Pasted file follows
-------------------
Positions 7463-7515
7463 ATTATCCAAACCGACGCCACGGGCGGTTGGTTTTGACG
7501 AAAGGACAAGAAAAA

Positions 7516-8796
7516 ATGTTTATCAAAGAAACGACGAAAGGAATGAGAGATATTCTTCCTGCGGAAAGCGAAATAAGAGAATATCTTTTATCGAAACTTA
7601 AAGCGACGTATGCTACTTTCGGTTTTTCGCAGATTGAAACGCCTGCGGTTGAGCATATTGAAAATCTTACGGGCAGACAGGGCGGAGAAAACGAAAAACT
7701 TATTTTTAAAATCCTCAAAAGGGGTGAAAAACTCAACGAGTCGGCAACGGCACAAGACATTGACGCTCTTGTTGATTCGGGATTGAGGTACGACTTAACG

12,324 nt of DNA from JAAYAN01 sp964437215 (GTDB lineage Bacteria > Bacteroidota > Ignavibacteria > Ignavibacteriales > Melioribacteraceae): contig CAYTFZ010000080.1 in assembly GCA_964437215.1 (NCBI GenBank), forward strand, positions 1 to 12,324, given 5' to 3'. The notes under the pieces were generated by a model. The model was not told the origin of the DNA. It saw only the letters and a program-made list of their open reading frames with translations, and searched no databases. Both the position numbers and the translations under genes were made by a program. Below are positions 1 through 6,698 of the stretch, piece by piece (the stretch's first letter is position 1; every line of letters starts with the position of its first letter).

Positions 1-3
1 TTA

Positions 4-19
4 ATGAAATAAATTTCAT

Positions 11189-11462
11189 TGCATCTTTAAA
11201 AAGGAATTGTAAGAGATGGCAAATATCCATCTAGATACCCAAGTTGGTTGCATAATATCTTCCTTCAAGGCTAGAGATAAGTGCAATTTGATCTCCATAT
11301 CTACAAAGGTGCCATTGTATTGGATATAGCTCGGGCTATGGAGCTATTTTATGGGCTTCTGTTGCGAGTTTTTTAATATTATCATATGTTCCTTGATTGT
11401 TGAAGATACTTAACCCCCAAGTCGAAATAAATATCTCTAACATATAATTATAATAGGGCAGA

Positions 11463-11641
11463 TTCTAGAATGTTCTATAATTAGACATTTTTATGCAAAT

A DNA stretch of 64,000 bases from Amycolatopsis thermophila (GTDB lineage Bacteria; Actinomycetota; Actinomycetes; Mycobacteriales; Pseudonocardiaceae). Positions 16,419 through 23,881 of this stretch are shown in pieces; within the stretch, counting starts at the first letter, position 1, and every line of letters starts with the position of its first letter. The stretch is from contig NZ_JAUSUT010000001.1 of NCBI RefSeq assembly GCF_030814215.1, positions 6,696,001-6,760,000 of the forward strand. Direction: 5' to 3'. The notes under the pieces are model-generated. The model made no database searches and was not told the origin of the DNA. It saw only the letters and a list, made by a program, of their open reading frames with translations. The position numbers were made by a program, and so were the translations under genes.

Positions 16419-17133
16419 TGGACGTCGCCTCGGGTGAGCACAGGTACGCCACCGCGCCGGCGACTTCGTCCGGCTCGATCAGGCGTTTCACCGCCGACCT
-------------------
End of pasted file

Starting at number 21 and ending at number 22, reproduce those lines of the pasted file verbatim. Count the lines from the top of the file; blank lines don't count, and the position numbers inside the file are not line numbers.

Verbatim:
Positions 16419-17133
16419 TGGACGTCGCCTCGGGTGAGCACAGGTACGCCACCGCGCCGGCGACTTCGTCCGGCTCGATCAGGCGTTTCACCGCCGACCT